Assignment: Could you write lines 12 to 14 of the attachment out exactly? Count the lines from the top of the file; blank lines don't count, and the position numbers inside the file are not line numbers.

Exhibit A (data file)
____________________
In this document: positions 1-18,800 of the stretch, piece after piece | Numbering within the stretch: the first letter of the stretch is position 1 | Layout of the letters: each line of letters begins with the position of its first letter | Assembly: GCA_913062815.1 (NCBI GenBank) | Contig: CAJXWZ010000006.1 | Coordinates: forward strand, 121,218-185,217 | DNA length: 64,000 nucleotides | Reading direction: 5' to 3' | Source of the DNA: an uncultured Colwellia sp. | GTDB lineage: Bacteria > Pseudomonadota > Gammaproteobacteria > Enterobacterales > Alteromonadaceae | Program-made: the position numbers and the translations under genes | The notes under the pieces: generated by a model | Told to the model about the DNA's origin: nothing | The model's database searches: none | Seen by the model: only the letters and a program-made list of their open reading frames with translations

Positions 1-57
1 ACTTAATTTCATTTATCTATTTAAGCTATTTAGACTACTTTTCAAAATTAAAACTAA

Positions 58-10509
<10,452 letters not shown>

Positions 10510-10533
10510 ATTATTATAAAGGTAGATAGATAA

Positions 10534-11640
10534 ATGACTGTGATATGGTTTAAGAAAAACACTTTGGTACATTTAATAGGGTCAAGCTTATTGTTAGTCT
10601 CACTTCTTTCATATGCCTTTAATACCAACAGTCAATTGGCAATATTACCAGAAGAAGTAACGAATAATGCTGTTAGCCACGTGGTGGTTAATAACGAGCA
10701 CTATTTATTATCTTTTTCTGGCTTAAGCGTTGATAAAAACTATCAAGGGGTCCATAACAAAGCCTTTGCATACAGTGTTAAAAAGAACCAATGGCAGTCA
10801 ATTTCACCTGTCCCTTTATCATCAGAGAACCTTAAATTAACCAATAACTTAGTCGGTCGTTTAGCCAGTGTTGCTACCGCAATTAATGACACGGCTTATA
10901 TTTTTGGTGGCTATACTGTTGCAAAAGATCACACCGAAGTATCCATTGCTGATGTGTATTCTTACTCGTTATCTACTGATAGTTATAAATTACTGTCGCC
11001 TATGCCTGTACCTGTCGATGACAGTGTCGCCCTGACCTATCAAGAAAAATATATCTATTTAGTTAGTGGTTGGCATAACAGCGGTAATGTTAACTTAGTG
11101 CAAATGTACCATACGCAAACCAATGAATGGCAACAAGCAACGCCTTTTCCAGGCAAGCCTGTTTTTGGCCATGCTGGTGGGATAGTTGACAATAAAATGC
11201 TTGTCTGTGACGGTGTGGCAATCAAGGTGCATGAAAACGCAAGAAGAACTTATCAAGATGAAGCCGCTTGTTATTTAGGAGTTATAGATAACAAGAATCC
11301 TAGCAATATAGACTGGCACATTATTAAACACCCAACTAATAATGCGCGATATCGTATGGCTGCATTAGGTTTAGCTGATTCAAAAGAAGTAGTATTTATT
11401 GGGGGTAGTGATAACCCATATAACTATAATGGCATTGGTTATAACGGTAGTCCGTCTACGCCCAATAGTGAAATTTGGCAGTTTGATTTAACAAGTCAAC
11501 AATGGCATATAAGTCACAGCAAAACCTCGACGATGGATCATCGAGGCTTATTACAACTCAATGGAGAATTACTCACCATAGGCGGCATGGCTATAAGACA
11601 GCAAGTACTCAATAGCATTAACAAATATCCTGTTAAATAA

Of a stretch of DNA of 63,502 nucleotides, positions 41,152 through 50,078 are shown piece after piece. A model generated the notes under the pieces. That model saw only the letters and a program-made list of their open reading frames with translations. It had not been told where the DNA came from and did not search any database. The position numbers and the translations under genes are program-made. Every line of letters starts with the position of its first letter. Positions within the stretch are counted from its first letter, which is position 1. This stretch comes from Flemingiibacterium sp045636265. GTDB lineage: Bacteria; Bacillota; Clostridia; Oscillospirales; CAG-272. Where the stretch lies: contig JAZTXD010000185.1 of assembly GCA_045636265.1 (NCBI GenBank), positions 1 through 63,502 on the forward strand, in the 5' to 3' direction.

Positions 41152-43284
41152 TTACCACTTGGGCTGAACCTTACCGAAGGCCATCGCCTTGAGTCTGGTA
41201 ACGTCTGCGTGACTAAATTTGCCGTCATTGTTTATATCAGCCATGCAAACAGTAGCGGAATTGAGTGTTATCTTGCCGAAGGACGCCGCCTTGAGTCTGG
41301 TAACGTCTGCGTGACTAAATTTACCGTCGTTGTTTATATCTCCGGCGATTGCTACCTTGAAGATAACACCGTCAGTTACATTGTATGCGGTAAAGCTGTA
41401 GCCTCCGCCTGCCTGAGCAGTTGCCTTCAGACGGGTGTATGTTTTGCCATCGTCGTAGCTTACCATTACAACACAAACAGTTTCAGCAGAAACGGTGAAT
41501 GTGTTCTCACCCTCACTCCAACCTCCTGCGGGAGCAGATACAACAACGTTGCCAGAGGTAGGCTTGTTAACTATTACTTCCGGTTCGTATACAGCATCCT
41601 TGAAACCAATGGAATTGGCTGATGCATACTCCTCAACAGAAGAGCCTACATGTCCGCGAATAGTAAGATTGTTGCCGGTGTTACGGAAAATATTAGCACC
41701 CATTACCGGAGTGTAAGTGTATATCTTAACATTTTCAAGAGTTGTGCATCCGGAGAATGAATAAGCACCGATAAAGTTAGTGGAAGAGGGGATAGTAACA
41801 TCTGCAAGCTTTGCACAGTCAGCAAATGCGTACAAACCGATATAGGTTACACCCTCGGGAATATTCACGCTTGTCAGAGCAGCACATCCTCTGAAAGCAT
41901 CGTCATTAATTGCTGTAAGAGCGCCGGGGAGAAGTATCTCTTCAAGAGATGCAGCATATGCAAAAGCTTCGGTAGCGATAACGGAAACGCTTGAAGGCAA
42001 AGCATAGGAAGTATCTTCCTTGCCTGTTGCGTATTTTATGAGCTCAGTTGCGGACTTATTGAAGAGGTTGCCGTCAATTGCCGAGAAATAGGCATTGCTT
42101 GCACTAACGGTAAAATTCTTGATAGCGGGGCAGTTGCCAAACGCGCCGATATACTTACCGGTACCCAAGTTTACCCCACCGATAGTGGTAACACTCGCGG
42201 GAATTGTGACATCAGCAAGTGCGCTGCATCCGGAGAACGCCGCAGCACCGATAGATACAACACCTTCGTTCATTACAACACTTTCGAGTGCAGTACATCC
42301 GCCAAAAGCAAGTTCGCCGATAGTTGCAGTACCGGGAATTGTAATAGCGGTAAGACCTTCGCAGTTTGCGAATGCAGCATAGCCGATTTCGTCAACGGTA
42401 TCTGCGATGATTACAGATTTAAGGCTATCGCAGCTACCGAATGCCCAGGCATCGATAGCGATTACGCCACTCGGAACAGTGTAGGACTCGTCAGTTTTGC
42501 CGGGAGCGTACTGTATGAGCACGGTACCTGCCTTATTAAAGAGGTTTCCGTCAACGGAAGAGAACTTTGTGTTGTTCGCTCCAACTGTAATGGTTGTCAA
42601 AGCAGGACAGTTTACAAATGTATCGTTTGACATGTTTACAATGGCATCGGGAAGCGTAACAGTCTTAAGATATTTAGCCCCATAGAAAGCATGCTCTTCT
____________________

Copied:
10801 ATTTCACCTGTCCCTTTATCATCAGAGAACCTTAAATTAACCAATAACTTAGTCGGTCGTTTAGCCAGTGTTGCTACCGCAATTAATGACACGGCTTATA
10901 TTTTTGGTGGCTATACTGTTGCAAAAGATCACACCGAAGTATCCATTGCTGATGTGTATTCTTACTCGTTATCTACTGATAGTTATAAATTACTGTCGCC
11001 TATGCCTGTACCTGTCGATGACAGTGTCGCCCTGACCTATCAAGAAAAATATATCTATTTAGTTAGTGGTTGGCATAACAGCGGTAATGTTAACTTAGTG